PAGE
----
Another component of maintenance is cleaning. Lamps, fittings and reflectors become dirty as a result of all kinds of factors and activities in the greenhouse. The light yield also decreases (by 5% within a few years) and the light also uses more energy. Dirt in reflectors can cause a decrease in reflectance value and a shortened life span. For extensive cleaning of your lighting installation you should outsource it, but you can do minor cleaning yourself.
- Check-ups by the specialist
In addition to cleaning, the specialist does a number of check-ups to determine the status of the installation, and if it needs maintenance or not.
- Self: small checks
You can prevent reduced power consumption and lower production with small checks yourself by turning on the electricity plugs a few times a year, randomly unscrew fixtures to check status and randomly check with a handheld meter how much light a bulb is still giving off.
- Self: minor maintenance work
There are also a number of minor maintenance tasks you can perform on the supplemental lighting system yourself such as checking broken lamps for the cause. For example, if the igniter keeps pulsing, this shortens the lifespan. Do the bulbs flicker? Then there may be a loose connection. This can lead to high voltage spikes and igniter failure. A lamp that goes out and comes back on when cooled is at the end of its life. In that case it should have already been replaced.
Greenhouse heating: How to get the right greenhouse temperature?
Besides lighting and the right air treatment, greenhouses need the right temperatures for optimal growth and production and to control the climate in the greenhouse. But how do you control the temperature in a greenhouse? Greenhouse heating is therefore an important component in the greenhouse. It is important to have sufficient heating and cooling capacity in the greenhouses. For greenhouse production, you need to make sure you have enough heating capacity to handle winter conditions. Heating below the crop is usually more efficient than heating the air above the crop. Cooling capacity is also critical during the summer. Whether you use natural ventilation, fan-assisted ventilation, or pad and fan cooling, you must ensure that you can provide sufficient cooling during the hottest and sunniest weather to maintain desired grow temperatures.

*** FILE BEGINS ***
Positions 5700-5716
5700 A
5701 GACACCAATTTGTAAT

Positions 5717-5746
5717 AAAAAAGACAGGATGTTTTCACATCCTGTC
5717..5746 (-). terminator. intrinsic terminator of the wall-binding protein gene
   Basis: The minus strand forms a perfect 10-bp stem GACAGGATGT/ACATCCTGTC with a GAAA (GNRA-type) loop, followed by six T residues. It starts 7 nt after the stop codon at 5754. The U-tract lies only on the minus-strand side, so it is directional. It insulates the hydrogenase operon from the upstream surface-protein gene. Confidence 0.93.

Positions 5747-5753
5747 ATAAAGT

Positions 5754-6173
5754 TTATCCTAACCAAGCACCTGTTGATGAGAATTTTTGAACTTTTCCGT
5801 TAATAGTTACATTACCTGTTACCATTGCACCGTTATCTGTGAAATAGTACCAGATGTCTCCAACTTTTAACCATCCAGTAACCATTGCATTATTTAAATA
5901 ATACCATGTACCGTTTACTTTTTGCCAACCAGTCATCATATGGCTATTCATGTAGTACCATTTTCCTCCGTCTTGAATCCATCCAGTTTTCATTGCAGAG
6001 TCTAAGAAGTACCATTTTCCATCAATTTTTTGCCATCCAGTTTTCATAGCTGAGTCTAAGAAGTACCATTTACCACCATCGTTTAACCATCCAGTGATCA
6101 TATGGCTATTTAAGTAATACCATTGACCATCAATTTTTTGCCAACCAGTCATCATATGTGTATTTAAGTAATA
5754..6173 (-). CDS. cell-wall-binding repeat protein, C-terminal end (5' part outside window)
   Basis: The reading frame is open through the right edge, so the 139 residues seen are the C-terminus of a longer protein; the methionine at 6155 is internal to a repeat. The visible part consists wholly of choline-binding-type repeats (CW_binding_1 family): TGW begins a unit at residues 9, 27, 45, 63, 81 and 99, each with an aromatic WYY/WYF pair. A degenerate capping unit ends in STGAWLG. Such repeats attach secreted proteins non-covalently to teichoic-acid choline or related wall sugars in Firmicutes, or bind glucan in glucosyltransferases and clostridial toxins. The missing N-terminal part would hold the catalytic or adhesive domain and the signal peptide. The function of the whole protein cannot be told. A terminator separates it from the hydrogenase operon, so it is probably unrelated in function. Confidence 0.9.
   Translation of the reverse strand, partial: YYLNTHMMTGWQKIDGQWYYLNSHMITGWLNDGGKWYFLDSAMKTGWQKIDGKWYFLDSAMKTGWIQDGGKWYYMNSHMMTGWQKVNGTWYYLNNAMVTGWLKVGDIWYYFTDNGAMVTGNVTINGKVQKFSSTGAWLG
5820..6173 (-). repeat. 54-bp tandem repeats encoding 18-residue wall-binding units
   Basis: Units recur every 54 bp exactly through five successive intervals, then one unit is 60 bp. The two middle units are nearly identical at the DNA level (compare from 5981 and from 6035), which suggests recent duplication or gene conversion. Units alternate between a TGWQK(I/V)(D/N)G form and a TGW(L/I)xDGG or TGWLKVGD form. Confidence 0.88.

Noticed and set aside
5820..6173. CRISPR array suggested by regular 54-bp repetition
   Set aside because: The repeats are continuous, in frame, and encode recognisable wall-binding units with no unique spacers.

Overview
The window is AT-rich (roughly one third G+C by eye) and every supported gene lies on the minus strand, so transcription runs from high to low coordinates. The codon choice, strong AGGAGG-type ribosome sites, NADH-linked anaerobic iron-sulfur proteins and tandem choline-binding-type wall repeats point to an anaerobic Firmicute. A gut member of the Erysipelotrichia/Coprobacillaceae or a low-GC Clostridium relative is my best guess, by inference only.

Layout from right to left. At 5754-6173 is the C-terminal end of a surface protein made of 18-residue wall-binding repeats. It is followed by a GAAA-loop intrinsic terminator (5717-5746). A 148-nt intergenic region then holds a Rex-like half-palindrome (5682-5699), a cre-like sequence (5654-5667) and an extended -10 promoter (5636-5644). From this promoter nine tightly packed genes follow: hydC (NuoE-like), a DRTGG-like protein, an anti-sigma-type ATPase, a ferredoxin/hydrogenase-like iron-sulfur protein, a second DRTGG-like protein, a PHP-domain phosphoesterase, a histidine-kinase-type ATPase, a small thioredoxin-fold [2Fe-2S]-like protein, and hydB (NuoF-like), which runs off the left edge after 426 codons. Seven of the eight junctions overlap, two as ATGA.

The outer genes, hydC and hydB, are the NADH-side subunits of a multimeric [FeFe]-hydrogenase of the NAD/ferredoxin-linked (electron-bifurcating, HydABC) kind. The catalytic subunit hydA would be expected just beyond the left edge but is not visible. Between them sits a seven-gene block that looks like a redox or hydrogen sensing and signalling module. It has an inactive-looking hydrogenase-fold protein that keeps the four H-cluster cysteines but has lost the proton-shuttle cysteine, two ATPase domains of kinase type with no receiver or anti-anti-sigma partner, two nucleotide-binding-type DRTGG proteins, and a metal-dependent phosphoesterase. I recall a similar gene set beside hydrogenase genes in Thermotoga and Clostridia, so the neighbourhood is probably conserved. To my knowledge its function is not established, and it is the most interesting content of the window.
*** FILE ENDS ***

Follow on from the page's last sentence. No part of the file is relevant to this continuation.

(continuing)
To maintain the temperature, one option is to install horizontal airflow fans (HAF). Especially in indoor grow rooms, these fans are essential to help airflow distribute temperatures more evenly throughout the crop and break up microclimates around all leaves for better gas exchange. Try to avoid zones without airflow in greenhouse areas. Fans that are too high above the crop do not provide sufficient air movement in the crop. On the other hand, fans that are too close to the crop adversely affect your ability to control moisture content.
Hot air heaters
Hot air heaters can be used to heat a greenhouse. This is especially done when a complete heating system with a boiler is not financially feasible. Hot air heaters then offer a good and affordable alternative. However, it is important that you purchase the right number of hot air heaters. Tips for buying hot air heaters are given below.
Surface area of the greenhouse
Choosing a particular type of hot air heater depends on a number of factors. First, the area of the greenhouse is an important factor in choosing hot air heaters. The larger the greenhouse, the more capacity is needed to heat the greenhouse. The type of heater is chosen depending on the greenhouse section length, the number of sections and the capacity of the heater.
The delta T is the difference between the desired temperature in the greenhouse and the minimum outside temperature. This temperature difference is important in determining how many degrees you need to heat the greenhouse with. It is also important to know whether there is an energy screen in the greenhouse, because this has an effect on the delta T. Because a screen has an insulating effect, the required heat capacity remains limited and therefore fewer heaters are needed.
Type of greenhouse
The type of greenhouse also determines the type and number of hot air heaters needed. A foil greenhouse or even a double foil greenhouse is better insulated than a glass one, which also affects the required heat capacity.
What types of greenhouse heaters are there?
Now that it is clear what to consider when choosing the right hot air heaters, it is also helpful to know what types of greenhouse heaters there are. Just like in houses, there are also different types of heating systems within greenhouses, such as central heating, hot air heating or electric heating.
In central heating, hot water is piped to the places where the heat is needed. This can be done in several ways, such as floor heating, bed heating, crop heating, greenhouse air heating and table heating.
Hot air heating
Hot air heating does not use water, but air. Warm air is blown into the greenhouse through fans by means of hot air heaters. This warm air heats the greenhouse. A disadvantage is that the heat supply cannot be accurately controlled, which makes this method of greenhouse heating not suitable for every crop. Hot air heating by means of hot air heaters is often chosen when the installation of central heating or a cogeneration system is not advantageous.
In some crops it is not necessary to heat the entire greenhouse. Sometimes only the bottom of the plant needs heating. In these cases, electric heating mats offer a solution. These mats only heat the specific plant pot, which is beneficial for both root growth and plant growth.
“If you take care of your greenhouse climate, the results will be worth the effort”
What are the possibilities of greenhouse automation?